Until the Toronto Raptors won the National Basketball Association championship last week, we Canadians really had little idea of who we really are. We pictured ourselves as a middle-aged nation, mostly white and mostly male, that loved nothing more than to hunker down on Saturday evening in front of the TV with a beer in hand and Hockey Night in Canada on the tube.
That was then. The Raptors are very much now. Young, diverse, energetic and just in from the ‘burbs, Raptors’ fans are the new face not just of Toronto but also of Canada. Indeed, one of the most telling aspects of the Raptors’ enormous popularity is how completely it transcends municipal borders. The Toronto Maple Leafs, by contrast, are as limited by their association with this city as they empowered by it. The Raptors’ popularity is neither defined by Toronto nor restricted by it. The team appeals to fans for reasons that go beyond the usual tribal identifiers by which traditional teams attract their supporters.
Its appeal is not geographic except in the larger national sense. Instead, its popularity is rooted in the richly multicultural makeup of the squad, representative of a remarkably global reach. Of course, the same could be said of the Leafs, but the difference lies in demographics; while hockey is overwhelmingly a white middle-class sport, basketball straddles all income levels and national and racial backgrounds. In other words, a kid doesn’t have to come from a wealthy family to play basketball; all you need is a ball and hoop. Hockey, on the other hand, requires an outlay of cash beyond the means of many families in the Greater Toronto Area.
Little surprise basketball is taking over from hockey as Canada’s game. The numbers may still be with hockey, but it’s basketball that has the momentum. According to an Angus Reid poll taken earlier this month, 45 per cent of Canadian men between 18 and 35 would choose to watch the NBA finals compared to 39 per cent who preferred the Stanley Cup playoffs. Similarly aged women chose the NBA over the NHL, 35 to 32 per cent. Hockey’s strength remains with Canadians 55 and older.
Clearly, if basketball is the future, hockey is the past. Just look at the “ambassadors” of the two sports — Don Cherry versus Drake – who between them pretty much personify the differences between hockey and basketball. The former is so violent players must wear helmets and full-body armour. The latter, by contrast, requires nothing more than shorts and a T-shirt. Basketball is loose, accessible and transparent. Hockey feels rule-bound and aloof.
Of course, nothing succeeds like success; the hype surrounding the Raptor’s success has made first-time fans of millions of Canadians who never gave basketball a second thought. Before the Raptors’ championship, only ten per cent of Canadians followed the NBA; today that has ballooned to 40 per cent.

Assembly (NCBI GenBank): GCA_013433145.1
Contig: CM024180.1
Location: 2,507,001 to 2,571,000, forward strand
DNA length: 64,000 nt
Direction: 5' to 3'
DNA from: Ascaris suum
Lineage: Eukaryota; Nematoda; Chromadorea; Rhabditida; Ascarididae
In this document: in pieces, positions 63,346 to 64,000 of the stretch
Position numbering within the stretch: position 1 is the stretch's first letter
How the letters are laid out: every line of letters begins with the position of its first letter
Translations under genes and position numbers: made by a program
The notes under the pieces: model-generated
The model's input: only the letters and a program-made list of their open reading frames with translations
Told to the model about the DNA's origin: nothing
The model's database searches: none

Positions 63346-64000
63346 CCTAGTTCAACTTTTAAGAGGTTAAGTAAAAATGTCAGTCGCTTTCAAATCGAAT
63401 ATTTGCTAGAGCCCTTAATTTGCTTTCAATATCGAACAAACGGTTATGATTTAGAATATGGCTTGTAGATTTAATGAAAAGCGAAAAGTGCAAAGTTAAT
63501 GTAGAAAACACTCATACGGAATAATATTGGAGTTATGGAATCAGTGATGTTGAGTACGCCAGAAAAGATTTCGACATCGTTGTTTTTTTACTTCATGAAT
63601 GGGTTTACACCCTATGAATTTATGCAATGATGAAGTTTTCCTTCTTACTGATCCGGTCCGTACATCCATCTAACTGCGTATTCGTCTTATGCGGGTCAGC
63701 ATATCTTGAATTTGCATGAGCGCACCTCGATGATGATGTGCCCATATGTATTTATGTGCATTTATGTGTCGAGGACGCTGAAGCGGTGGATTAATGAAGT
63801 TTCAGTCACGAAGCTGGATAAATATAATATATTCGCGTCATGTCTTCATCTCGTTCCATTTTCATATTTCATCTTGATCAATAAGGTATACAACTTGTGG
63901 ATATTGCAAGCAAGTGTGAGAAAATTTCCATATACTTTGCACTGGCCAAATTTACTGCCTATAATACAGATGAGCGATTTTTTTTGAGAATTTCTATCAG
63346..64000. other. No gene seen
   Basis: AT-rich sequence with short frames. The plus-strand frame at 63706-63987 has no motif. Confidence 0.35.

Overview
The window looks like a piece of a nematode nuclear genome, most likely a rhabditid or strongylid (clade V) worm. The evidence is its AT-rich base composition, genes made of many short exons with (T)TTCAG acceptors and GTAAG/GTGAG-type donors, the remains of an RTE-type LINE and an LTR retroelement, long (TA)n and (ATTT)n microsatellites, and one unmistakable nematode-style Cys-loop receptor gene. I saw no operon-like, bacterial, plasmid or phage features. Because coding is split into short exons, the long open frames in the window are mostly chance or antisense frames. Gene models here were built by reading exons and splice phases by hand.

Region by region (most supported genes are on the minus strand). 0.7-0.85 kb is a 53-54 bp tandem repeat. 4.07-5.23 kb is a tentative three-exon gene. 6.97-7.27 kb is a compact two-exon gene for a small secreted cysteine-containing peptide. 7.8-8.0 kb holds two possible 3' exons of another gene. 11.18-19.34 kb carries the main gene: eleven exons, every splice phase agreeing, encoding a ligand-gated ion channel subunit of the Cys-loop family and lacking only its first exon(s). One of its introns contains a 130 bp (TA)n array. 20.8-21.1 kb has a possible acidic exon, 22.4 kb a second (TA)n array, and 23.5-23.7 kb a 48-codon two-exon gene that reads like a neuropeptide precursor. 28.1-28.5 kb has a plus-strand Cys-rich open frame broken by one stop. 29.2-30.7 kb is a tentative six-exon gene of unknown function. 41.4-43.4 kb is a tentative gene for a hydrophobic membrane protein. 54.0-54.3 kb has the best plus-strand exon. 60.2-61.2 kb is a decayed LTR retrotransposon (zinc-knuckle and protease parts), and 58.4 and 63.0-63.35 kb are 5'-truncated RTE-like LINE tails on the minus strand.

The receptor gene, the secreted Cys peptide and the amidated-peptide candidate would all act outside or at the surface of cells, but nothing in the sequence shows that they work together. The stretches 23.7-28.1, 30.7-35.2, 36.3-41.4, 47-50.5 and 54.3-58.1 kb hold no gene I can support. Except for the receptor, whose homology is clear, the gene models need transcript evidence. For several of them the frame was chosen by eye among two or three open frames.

It doesn’t help either that the Leafs have a long history of failure. Though the team hasn’t won a Stanley Cup since 1967, it still manages to sell out regularly. Athletic success is not necessary to its economic success and it shows. The Raptors, on the other hand, had to start from scratch and earn success. The organization learned to take risks and push harder. It developed close connections with its fans, who could afford a ticket and couldn’t wait to get back into their seats after intermission. Where the Leafs became corporate, the Raptors remained gritty and youth-oriented. As the Leafs grew stale, the Raptors stayed fresh. Most importantly, while the Leafs continue to lose, the Raptors keep winning.
Given the direction in which the two teams are moving, it seems clear who will be on top a decade or two from now. Already Forbes tells us that after just 24 years, the Raptors, worth $1.8 billion (US), are more valuable than the Leafs, worth $1.45 billion (US), long the country’s richest sports franchise.
Needless to say, basketball, like hockey, is just a game. What makes the Raptors interesting is the fans. For better or worse, they are the future of Toronto and the GTA. No wonder a trio of Canada’s most powerful politicians – Prime Minister Justin Trudeau, Ontario Premier Doug Ford and Toronto Mayor John Tory – all showed up to bask in the reflected glory of Monday’s victory rally. How telling it was, too, that the crowd cheered Trudeau and Tory and loudly booed Ford. What does this tell us about where we are headed as country, province and city? No one can say, but speculation will soon become a sport in its own right.